Custom 24 x14 Catamaran
Comments from the owner, Nov 10, 2006.
The boat was custom built by a Kiwi boat restorer in N CA, Malcom Davy, for his own enjoyment, and a testbed for for high tech construction
techniques and trick ideas. He did a beautiful job, the details show much
skill and pride in his workmanship. It's 24' x 14', cylinder molded,
assymetrical daggerbds (which work really well, dont' understand why they
haven't caught on), Ackerman steering, 37' wingmast (Barlowe design, Gougeon
Bros construction technique), trick boom with traveller on the underside ala
18 square), very trick pod running down the centerline for gear storage
(much appreciated!), canted hulls, self tacking jib, and EP sails. Oh yeah,
750 lbs all up! I've added a screecher, and am working on a snuffer for the
I almost bought the boat from Malcom 3 yrs ago, and it was snapped out
from under me by Dave Crowe, who keeps his 70' cat, Hmu Hmu, in Puerto
Vallarta, who wanted to use it as a test platform for a biplane rig, an
idea he's contemplating a 60' cruising cat with that rig. He fussed with
the rigging for a couple of years without getting the boat wet. So I flew
down to SF Bay a year ago, and spent 5 days rigging and sailing it. Only
then was he willing to part with it. I drove back down a month later, drug
it back to Spokane and spent the winter prepping it for paint.
The second time out this spring, in 12 to 14 kts of wind, the mast
snapped 6' above the step. Nearly broke my heart! Up stepped my I14 buddy
Joe Poire, who sez "Hey, we can fix that!" Those 14 guys bust stuff
time, and have to fix it by the next morning. So they're out there with
headlamps, hair dryers and beer! Scarfed it back together and wrapped it
with 9 oz carbon uni and I'm back on the water in less than 2 weeks.
A few more rides and an undersized bridle wire lets go! Taking with it
the fwd crossbeam and spin pole/fwd pod. More carbon!
In 15kts plus and big chop out on the main lake solo, the mast base shears
at the base of the ball, allowing the mast to plunge 3' below the beam
before getting ensnared in rigging. This leaves the top of the mast
flailing about wildly (shrouds are a bit long now) as the boat bounces
around as I head upwind to depower before the mast comes down the rest of
the way. By now I'm wondering why this stick is so disinclined to day up.
So I scramble to secure the mast with various halyards, never being able to
leave the helm for more than 45 seconds before the boat wants to fall off
and power up! Can't get the main down 'cause the hlyd release is 3' below
the tramp and jammed up in the spaghetti. Fire up the 3hp and head for the
nearest shore. Only to have it swamp 10 minutes into a 25 min journey.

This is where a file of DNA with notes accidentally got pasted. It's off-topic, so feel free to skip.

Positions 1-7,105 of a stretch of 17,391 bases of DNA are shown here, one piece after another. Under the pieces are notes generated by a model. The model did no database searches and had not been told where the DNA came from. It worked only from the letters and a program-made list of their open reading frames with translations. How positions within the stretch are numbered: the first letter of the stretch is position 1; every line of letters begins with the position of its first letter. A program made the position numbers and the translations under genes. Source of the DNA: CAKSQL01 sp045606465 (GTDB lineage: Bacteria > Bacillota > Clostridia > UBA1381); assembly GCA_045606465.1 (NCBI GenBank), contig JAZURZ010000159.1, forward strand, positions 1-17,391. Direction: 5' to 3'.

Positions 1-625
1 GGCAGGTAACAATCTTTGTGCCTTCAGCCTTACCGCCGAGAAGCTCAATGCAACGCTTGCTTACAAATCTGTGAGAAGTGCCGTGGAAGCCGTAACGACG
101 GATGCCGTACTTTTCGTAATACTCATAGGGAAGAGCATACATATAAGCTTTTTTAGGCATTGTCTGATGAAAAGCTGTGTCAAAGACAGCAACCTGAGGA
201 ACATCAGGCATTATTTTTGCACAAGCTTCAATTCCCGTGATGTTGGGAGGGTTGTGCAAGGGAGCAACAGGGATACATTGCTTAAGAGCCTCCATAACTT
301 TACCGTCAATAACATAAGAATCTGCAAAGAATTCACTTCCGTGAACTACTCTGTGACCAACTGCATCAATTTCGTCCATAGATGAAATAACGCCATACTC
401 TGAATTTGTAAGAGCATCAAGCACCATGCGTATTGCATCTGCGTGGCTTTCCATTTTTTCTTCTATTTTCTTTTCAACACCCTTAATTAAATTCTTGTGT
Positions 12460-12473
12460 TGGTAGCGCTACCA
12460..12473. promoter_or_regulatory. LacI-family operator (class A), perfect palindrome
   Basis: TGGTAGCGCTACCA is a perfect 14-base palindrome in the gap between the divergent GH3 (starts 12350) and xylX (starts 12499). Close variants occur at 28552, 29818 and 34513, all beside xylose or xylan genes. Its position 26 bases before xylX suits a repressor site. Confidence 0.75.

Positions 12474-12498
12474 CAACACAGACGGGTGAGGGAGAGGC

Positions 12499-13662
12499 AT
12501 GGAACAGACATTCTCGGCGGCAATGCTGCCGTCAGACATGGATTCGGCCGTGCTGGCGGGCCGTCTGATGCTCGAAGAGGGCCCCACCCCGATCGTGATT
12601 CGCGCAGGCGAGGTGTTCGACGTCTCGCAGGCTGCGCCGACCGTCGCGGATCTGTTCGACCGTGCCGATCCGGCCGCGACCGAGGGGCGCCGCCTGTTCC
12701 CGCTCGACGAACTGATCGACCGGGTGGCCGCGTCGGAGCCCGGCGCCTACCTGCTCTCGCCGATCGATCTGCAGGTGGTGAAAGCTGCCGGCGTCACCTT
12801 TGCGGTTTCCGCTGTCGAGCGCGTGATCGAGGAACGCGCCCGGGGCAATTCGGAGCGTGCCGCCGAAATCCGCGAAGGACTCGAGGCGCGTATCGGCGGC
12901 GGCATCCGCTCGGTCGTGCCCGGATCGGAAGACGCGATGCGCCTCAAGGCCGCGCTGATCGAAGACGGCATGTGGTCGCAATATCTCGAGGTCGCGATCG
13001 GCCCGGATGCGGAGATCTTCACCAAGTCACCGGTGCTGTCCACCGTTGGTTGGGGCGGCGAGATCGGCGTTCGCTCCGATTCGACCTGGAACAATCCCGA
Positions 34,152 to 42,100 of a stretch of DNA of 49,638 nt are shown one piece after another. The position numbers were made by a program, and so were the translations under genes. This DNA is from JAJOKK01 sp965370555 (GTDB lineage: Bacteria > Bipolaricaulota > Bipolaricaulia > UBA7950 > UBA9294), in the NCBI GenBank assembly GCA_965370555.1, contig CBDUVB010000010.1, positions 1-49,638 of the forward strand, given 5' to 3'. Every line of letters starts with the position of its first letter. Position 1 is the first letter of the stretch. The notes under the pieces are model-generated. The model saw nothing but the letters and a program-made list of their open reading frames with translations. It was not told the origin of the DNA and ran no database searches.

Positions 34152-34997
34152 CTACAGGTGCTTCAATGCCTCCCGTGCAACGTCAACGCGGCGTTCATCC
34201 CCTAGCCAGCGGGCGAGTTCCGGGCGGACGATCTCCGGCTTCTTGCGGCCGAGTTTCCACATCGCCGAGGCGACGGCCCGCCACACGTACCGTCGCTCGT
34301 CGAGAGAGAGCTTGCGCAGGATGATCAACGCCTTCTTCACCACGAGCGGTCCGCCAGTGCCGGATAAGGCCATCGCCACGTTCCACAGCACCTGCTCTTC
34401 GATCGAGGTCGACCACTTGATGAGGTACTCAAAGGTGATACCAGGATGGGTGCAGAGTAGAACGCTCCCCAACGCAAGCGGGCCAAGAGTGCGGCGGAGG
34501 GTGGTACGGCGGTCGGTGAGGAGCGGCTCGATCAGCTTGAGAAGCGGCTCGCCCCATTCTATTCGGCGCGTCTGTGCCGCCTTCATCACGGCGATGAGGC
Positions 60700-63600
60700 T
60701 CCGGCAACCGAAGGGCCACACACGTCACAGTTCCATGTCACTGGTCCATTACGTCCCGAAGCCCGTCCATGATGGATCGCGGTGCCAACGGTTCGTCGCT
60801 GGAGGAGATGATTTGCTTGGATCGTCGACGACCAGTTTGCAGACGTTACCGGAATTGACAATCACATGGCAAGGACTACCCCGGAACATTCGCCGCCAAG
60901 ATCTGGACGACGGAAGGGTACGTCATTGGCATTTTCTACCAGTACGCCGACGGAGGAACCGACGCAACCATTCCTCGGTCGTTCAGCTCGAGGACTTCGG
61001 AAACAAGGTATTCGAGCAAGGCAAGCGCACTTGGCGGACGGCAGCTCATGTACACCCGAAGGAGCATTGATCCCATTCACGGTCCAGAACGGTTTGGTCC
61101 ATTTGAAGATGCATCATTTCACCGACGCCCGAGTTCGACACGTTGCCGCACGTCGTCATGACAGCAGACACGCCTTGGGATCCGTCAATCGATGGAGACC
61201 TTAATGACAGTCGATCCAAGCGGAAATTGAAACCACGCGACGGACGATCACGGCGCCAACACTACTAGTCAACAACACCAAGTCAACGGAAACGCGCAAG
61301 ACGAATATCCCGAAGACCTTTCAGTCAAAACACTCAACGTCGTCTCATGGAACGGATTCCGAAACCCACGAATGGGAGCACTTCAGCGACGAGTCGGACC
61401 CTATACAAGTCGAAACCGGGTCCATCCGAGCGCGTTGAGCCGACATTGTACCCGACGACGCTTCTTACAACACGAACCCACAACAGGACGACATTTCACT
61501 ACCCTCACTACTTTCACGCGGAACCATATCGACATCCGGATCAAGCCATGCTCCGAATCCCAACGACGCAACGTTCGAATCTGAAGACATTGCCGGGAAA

Back to gingerly beam reaching, which fortunately takes me straght back to
the dock. And off to my fabricator (kept on retainer this year). Back
running a week later.
She held together the last 6 weeks of the season, thru a couple of 20 kt
days fully powered up with 2 or 3 crew. I've brought home several
components for additional reinforcements this winter. Malcom's been great
with advice on various repairs. He built the boat as light as possible, for
lakes much smaller that this one. It's a one off design, and I'm just
finding the weak points and beefing 'em up. Small price to pay for this
The boat now lives on Flathead Lake in NW Montana, a wonderful mountain
lake that generates it's own wind all summer when the dominant high pressure
system kills the wind everywhere else in the inland northwest (I know, I
have a SC20 on Couer d'Alene Lake in N ID, and a H16 on Lake Spokane, WA).
So I'm there every weekend from May thru Sept.
With all that sail area and light weight, it's a light air monster. I
sail mostly solo, so I'm exploring all that power in heavier airs carefully.
The consequences of crashing with this boat on this lake are big. The
lake is 30 mi. x 15 mi. and in the conditions I'm likely to make a mistake,
there wont' be much boat traffic out there. So there's the issue of
securing assistance and rounding up a power boat sufficiently powerful to
attempt a righting. And I'm not sure what the best method of righting would
be with this boat (would love input from you guys). I'd favor bows over
sterns, but worry about the rudders getting slammed to one side or the other
as the boat is towed backwards. And there's a question as to whether I can
sink the sterns enough to get them to bite.
None the less, I'm thrilled with the boat, and know it will provide me
challlenging sailing for years to come.
Oh, the boat lift (marine railway) is real sweet, built out of readily
available materials, simple design.
Owner: Damon Linkous
Size: 7 items